The global bank messaging system SWIFT disclosed an unknown number of new attacks that have hit clients, including...
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some that led to bank thefts.
SWIFT sent a private letter to clients that stated there have been more attacks detected since June when SWIFT first detailed plans to improve security. The first known attack on the SWIFT messaging system was in February when attackers nearly stole $1 billion from the Bangladesh central bank; however, a crucial spelling error caused the hackers to only get away with $81 million.
SWIFT said in the letter there have been more attacks detected since June, some of which were successful, but it did not detail how many attacks or how many bank thefts there have been. The banks were said to vary in size and location and the attackers used multiple ways to access the SWIFT messaging system.
"Customers' environments have been compromised, and subsequent attempts (were) made to send fraudulent payment instructions," SWIFT wrote in the letter. "The threat is persistent, adaptive and sophisticated -- and it is here to stay."
The letter reportedly suggests the thieves have become more active in targeting banks since February. Avivah Litan, vice president and distinguished analyst at Gartner, told SearchSecurity she believes the increased activity is due to attackers becoming aware of the vulnerabilities in the banks.
Litan has been critical of SWIFT's response to the attacks, saying previously that SWIFT's plan to improve bank security was "short on substance" and noted these latest attacks should give SWIFT more impetus to make security improvements quickly.
J.Paul Haynes, CEO at cybersecurity company eSentire in Cambridge, Ontario, said the attacks highlight the need for improved detection and response to protect smaller banks.
"The SWIFT-related breaches disclosed in recent weeks aren't necessarily fresh; some breaches occurred months, some even years ago. SWIFT's response to these breaches is reactionary. Unfortunately for SWIFT, the number of breach incidents has drawn attention to a serious vulnerability between SWIFT clients and the SWIFT network," Haynes told SearchSecurity. "Many of the banks targeted through the latest rash of attacks operate in countries where regulatory controls aren't as stringent or are underdeveloped. Clearly attackers found a high level of success focusing on banks in regions known to have lighter defense controls."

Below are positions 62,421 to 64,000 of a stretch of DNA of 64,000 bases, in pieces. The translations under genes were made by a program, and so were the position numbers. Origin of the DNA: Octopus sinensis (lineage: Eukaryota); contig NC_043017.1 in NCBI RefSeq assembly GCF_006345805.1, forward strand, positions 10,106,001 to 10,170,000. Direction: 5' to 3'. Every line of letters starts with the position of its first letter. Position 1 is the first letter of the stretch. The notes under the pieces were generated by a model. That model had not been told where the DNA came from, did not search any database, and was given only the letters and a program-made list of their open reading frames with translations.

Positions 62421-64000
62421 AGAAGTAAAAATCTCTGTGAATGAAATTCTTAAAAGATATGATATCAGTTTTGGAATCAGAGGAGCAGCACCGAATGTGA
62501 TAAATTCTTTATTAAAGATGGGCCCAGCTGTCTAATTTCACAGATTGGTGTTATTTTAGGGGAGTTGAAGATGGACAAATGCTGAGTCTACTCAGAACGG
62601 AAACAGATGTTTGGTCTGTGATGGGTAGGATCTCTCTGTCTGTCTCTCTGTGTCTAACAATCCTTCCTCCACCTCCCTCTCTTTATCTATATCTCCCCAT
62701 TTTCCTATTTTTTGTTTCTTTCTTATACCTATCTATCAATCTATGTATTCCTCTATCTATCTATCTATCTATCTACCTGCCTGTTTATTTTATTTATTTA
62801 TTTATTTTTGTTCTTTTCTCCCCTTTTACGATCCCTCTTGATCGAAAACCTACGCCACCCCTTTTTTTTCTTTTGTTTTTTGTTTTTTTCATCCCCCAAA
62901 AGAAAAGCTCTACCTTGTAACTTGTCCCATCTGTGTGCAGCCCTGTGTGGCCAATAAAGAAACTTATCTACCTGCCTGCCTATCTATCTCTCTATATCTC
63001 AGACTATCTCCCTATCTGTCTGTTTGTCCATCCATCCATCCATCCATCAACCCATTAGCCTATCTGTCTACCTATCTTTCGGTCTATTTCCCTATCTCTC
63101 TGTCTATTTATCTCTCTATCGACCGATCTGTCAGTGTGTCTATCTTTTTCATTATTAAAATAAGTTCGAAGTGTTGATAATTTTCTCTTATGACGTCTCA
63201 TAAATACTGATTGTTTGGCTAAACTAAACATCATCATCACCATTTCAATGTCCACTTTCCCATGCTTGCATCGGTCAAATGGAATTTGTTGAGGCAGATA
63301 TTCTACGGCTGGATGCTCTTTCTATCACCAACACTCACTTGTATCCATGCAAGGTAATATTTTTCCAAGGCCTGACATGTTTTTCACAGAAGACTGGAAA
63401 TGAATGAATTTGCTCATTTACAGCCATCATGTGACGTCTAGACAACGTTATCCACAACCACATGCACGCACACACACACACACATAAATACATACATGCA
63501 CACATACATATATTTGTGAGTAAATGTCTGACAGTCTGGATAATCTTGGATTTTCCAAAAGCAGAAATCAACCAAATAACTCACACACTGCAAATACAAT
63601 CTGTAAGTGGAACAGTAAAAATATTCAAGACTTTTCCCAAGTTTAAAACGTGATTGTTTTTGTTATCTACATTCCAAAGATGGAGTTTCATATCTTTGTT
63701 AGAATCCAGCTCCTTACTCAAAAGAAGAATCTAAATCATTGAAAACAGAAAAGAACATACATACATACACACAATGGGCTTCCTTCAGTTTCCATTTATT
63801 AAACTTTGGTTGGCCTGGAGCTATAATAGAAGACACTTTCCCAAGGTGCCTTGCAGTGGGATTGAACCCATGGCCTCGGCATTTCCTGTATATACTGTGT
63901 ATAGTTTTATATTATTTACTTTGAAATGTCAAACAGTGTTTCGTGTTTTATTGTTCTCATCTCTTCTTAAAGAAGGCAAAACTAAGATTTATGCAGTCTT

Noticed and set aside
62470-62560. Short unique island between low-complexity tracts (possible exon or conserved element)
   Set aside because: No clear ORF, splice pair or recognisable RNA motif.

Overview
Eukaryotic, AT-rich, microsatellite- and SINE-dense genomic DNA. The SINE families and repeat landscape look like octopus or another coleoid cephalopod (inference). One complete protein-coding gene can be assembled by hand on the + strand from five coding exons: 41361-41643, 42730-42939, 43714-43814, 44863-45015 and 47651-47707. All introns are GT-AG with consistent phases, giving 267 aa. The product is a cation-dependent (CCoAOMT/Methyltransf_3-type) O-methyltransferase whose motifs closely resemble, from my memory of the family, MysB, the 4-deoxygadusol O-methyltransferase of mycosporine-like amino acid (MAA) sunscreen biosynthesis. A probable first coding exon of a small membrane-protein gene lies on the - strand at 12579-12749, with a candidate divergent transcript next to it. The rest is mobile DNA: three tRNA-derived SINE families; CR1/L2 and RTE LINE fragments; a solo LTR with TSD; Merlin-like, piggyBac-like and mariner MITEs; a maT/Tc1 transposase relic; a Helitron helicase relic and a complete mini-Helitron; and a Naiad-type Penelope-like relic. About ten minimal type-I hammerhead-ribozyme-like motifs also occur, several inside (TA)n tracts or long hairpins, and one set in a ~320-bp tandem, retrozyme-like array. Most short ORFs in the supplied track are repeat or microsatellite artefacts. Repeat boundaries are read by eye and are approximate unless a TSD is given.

Eldon Sprickerhoff, eSentire founder and chief security strategist, said fixing the issues in SWIFT will not be easy.
"It's important to realize that a huge problem with the previous SWIFT implementation was non-repudiation. Within the vulnerable protocol, there was no uniform way to consistently bolt-on a means to verify that the initiator of the transfer is truly that whom they say they are," Sprickerhoff said. "However, given the size of the network, and the fact that over 15 million messages are sent every day, it will not be a simple effort to migrate to a new protocol. As well, since SWIFT is a co-operative entity, it lacks regulatory authority over its members. In an effort to encourage members to upgrade to the newest version of SWIFT software, they're trying to use moral suasion coupled with the threat of going public to regulators and banking partners, those who choose not to upgrade by November 19th. Time will tell if this carrot-and-stick approach will work."
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